Sen. Richard Blumenthal (D-CT) joined managers, employees and workforce development leaders on March 1 in Middletown to spotlight a $10 million federal investment in Connecticut’s advanced manufacturing workforce.
Blumenthal visited leading aerospace components manufacturer , which, in conjunction with local community colleges, chambers, and economic development organizations, will use these funds to train and hire workers in high-growth, highly-competitive sectors.
In the midst of the longest jobs recession on record, Connecticut continues to have a disconnect between available jobs and available workforce. Trained and job-ready individuals are especially sought after in technical fields where the emphasis is on Science Technology Engineering Math Skills.
In an effort to narrow that gap and increase the number of Connecticut residents gaining those jobs, Workforce Alliance and Eastern CT Workforce Investment Board, and their partners in Community Colleges, private employers, economic development organizations and chambers of commerce, have won a four-year grant to put talented people together with well-paying technical jobs.
The STEM OJT Initiative will use On The Job Training resources to put approximately 361 long-term unemployed workers back to work on career paths in growing occupations in the South Central and Eastern regions of Connecticut. The effort targets three STEM fields that play an essential role in the regional and state economy: Information Technology (I/T), Engineering, and Advanced Manufacturing.
Sen. Richard Blumenthal said, “I hear constantly from businesses and manufacturers around the state that they have jobs to fill but need people with the skills to fill them. These grants respond to the need for skill training vital to putting people in Connecticut back to work. Expanding access to on-the-job training, postsecondary, and adult education helps ensure that all workers can obtain skills and credentials required for well-paying jobs.”
According to Workforce Alliance President & CEO William Villano, “This recession, combined with structural changes in the job market, has created chaos in the lives of many hard-working families.” This program will target the long-term unemployed, those unemployed or underemployed for more than 27 weeks, as well as veterans, people with disabilities and women. The target market is large — over 14 percent of the 61,000 unemployed in the service region had previously held jobs in these occupations, and half those registrants had education levels of Associate Degree or above.
U.S. Reps. Rosa DeLauro and Joe Courtney worked to bring the grants to Connecticut from the United States Department of Labor for technical skills training in high-growth industries like advanced manufacturing and technology. These grants are funded through the application fees employers pay for H1-B non-immigrant visas and reduce the need for employers to look outside of the U.S. for appropriately-skilled employees.
“Connecticut workers cannot afford to lose employment opportunities due to a lack of technical skills needed for the job,” said Congresswoman DeLauro. “These awards fund strategic public-private partnerships that will move some of Connecticut’s unemployed into high-growth, high-skill occupations.”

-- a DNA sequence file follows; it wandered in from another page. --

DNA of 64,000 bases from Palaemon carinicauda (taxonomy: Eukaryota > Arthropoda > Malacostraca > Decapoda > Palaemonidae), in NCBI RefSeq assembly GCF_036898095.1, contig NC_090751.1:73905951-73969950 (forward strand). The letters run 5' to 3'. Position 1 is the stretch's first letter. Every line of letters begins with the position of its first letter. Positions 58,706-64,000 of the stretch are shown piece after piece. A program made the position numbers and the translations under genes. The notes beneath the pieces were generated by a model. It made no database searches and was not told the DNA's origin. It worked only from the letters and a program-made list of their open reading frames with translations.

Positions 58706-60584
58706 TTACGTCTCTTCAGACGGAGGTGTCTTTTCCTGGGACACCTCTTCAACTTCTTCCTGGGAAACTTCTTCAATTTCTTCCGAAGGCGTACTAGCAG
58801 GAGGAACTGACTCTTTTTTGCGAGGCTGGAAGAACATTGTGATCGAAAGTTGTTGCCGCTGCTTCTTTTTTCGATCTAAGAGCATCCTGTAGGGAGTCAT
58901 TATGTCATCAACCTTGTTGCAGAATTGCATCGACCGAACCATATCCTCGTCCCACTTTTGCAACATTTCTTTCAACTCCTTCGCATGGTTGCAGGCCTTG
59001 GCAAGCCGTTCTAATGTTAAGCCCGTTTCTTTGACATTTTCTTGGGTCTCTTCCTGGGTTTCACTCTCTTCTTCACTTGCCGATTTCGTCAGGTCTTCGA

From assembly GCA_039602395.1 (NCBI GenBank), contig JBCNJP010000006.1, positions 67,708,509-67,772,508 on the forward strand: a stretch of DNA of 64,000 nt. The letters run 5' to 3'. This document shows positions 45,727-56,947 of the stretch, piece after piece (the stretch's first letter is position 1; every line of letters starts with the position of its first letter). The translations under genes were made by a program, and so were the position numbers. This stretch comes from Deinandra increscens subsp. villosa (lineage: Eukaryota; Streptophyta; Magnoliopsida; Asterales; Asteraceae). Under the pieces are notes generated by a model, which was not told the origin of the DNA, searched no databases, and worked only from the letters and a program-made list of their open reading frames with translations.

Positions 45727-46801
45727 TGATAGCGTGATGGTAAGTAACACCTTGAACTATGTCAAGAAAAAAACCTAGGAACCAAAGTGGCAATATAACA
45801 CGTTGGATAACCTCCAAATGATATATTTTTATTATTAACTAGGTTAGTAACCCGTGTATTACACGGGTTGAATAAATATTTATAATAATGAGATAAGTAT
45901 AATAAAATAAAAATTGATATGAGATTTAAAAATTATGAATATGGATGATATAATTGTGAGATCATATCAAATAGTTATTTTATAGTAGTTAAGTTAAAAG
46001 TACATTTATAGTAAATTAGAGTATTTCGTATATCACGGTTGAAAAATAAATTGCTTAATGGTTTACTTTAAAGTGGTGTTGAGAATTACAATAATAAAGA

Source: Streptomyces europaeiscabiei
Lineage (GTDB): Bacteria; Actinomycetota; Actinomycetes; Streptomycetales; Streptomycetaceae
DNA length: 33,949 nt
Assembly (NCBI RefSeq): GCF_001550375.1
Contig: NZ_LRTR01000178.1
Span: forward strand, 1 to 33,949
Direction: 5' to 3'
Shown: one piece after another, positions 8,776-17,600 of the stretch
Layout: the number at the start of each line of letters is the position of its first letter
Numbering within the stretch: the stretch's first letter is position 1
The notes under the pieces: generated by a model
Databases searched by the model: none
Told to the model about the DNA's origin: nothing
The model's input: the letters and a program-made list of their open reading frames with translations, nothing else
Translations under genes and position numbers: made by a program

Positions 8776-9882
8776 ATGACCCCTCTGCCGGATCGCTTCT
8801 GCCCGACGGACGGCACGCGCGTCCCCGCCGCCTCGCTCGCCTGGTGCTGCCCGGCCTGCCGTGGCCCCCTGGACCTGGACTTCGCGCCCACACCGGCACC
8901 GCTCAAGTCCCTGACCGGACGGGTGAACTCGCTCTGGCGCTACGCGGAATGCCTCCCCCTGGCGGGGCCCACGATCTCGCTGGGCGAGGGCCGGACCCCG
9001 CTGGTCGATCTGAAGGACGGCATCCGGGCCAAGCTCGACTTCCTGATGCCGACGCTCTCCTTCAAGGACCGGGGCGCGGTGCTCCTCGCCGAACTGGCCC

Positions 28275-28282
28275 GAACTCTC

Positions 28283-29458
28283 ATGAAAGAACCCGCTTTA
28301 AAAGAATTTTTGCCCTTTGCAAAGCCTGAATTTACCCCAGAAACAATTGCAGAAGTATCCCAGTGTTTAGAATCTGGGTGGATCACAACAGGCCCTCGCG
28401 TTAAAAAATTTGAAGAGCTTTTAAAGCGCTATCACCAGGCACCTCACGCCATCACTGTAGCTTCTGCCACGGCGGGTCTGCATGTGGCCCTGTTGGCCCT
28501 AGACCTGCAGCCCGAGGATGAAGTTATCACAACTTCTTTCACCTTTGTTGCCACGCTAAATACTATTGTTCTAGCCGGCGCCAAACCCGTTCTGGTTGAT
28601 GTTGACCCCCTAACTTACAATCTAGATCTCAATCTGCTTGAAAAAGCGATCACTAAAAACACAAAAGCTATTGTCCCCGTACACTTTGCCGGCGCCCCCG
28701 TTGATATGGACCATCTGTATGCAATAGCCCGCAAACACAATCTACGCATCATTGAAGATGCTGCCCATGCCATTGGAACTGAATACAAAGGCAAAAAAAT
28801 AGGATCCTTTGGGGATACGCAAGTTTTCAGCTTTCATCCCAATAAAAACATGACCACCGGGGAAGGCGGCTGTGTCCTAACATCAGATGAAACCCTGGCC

“New Haven’s Workforce Alliance will partner with the Eastern Connecticut Workforce Investment Board to make substantial investments in Connecticut’s workforce,” said Congressman Courtney. “This critically needed injection of funds will deliver valuable new skills to employees competing for the jobs of the 21st century right here at home.”
Chris DiPentima, President of , a family-owned company in Middletown, said, “There is a mismatch between the skills of many of the people looking for work and the skills we require in high tech manufacturing. This new program could help companies like ours, as well as employees.”
The partners, including Community Colleges, professionals in workforce development, chambers of commerce and local economic development organizations, will work with students in their last semester at school. They will offer general counseling, job search techniques, and leads to On the Job Training employment that students will enter on graduation. Because it is a 4-year grant, Workforce Alliance will be able to monitor graduates and provide additional services if required.
According to a CBIA’s survey, 37 percent of businesses reported difficulty finding qualified employees, especially among manufacturers. The skills most lacking were CNC operation, blueprint reading and job specific skills; advanced skills such as problem solving, computer and scientific skills; and leadership skills. The 2000 members of the Connecticut Technology Council described the difficulty in hiring qualified mid-level I/T employees as “dire”.
These are well-paid positions, providing a true living wage. The average wage for all I/T occupations in Connecticut is $38.79/hr. The average wage for engineering in Connecticut is $38.45/hr., and for manufacturing occupations overall it was $17.37/hr., with average wages ranging from $12.39/hr. for saw machine operators to $29.43/hr. for supervisors and managers. Overall average wage in CT is $24.90. It is estimated that our candidates will receive $21.67 to start at placement in employment.